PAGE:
I was surprised to find in my morning Guardian an interview with Stella Rimington not on spying but on the Booker Prize and in the main section of the paper, not the Review section. Apparently she cannot tolerate personal abuse. Who can? Tony Blair? However, she must be aware that she is in a highly political position (Chair of the Man Booker Prize Committee for this year, if you have sensibly kept away from the all the prizes) but has made some very odd choices. In particular, she and her committee have been roundly condemned for omitting Alan Hollinghurst‘s The Stranger’s Child, a early favourite with the bookies and the public. Moreover, she has been accused of being homophobic for omitting both the Hollinghurst and Philip Hensher. I have not read the Hensher but I have read the Hollinghurst and while it certainly was not bad, it was not a great novel, either. The problem is that many of the likely contenders this year – Anne Enright‘s The Forgotten Waltz, Jane Harris‘s Gillespie and I, A L Kennedy‘s The Blue Book, Hari Kunzru‘s Gods Without Men, Graham Swift‘s Wish You Were Here and Barry Unsworth‘s The Quality of Mercywere less than brilliant, so the Committee had a real problem.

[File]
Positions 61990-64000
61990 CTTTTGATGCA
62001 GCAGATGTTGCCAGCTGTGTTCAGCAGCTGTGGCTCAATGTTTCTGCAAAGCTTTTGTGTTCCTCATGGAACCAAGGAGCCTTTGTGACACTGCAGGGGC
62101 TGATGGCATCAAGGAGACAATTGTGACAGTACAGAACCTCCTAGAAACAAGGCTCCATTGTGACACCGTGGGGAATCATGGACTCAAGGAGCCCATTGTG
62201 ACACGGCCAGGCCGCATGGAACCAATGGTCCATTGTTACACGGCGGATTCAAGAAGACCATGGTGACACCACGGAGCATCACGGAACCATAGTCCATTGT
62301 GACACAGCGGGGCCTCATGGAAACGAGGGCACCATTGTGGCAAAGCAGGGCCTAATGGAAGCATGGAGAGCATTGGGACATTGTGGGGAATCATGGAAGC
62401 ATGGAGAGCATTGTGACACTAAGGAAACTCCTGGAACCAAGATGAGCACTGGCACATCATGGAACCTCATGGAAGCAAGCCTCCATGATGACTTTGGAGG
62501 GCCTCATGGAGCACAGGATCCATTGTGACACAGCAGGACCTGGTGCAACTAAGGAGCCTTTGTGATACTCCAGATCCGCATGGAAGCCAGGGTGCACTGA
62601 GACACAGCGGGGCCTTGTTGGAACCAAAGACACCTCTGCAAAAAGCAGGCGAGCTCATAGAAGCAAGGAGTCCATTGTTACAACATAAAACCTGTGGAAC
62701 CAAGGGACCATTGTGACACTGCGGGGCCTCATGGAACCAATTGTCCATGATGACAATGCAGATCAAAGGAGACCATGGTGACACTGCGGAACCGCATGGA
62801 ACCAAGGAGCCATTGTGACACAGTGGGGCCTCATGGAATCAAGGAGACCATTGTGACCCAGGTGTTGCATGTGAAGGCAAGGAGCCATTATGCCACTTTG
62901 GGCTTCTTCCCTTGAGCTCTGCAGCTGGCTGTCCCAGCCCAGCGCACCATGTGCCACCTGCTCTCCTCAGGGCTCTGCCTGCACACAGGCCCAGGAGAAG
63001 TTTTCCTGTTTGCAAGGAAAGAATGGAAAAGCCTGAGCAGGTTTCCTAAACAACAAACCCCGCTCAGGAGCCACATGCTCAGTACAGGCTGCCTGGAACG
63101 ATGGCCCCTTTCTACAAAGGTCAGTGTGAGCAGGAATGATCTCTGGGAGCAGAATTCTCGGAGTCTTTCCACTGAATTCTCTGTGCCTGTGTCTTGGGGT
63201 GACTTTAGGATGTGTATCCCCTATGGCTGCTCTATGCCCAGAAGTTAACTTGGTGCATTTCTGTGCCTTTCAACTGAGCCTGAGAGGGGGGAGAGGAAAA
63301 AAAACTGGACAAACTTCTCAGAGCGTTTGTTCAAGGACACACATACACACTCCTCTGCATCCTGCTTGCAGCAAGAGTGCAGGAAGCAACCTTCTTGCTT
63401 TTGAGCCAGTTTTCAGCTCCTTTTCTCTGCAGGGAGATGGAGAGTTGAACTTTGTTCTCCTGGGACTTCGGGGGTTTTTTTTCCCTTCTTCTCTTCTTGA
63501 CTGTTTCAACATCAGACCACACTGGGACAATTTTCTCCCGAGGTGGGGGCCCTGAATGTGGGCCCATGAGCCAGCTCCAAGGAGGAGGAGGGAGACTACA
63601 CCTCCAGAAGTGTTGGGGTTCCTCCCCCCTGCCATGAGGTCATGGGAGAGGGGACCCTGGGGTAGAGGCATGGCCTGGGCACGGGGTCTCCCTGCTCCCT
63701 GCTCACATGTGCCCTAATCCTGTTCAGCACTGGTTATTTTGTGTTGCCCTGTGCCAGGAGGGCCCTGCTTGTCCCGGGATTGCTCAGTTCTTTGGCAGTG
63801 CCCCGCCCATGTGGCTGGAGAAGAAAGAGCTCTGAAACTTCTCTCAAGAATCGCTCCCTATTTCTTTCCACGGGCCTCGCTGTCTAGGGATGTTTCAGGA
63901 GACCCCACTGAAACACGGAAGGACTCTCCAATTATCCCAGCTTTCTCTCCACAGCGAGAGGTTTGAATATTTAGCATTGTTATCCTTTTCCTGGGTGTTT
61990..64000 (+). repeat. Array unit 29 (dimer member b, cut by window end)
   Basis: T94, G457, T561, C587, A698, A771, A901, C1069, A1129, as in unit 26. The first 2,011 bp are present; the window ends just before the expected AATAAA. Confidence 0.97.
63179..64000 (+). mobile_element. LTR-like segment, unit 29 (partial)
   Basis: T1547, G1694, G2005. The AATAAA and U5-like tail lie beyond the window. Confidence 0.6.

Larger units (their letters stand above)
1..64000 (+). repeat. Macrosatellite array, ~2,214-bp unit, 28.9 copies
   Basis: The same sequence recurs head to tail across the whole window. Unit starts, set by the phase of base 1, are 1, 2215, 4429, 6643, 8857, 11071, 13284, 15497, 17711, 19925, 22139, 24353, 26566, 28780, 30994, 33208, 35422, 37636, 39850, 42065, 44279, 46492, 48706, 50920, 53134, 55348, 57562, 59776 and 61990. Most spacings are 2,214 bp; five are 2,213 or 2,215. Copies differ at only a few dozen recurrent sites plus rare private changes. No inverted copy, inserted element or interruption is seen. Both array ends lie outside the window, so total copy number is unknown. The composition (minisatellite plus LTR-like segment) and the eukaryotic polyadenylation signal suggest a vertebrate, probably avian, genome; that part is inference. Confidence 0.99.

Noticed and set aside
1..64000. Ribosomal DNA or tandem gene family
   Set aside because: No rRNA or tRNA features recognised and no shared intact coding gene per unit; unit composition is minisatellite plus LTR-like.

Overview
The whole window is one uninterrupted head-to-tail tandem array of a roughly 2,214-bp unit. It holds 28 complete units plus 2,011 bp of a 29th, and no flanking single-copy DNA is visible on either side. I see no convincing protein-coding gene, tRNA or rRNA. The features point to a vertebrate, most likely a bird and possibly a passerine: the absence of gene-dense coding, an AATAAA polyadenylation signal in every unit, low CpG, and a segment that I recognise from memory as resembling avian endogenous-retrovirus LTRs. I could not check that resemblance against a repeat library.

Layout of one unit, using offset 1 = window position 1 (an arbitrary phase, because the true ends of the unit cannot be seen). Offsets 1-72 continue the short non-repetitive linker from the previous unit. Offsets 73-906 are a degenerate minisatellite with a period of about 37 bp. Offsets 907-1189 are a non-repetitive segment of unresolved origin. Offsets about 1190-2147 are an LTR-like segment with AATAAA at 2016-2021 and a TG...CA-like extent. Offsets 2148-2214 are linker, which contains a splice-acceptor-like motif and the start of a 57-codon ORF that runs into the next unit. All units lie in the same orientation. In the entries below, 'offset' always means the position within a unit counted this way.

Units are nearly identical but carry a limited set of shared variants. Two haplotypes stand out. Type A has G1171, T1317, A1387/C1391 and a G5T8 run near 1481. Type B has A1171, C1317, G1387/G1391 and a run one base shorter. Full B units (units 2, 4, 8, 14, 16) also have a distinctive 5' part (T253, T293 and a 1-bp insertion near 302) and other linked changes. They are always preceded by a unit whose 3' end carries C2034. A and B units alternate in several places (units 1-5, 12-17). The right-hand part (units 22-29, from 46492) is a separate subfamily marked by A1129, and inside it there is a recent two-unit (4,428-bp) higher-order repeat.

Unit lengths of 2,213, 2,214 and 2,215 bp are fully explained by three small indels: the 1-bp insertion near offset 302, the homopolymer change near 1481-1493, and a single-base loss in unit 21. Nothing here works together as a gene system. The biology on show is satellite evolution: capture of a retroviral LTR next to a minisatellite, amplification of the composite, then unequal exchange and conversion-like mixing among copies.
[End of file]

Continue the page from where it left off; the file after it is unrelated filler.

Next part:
I have not read any of the short list and do not expect to. Julian Barnes, I feel, peaked with Flaubert’s Parrot, which wasn’t a novel so I have no great desire to read A Sense of Ending and none of the others inspired me, though I may be persuaded to change my mind. Books sometime can seem better later. They can also seem worse. Maybe this year is just not a very good year, with the English (and Scottish and Welsh and Irish) novel being of the same calibre as their respective rugby and cricket teams.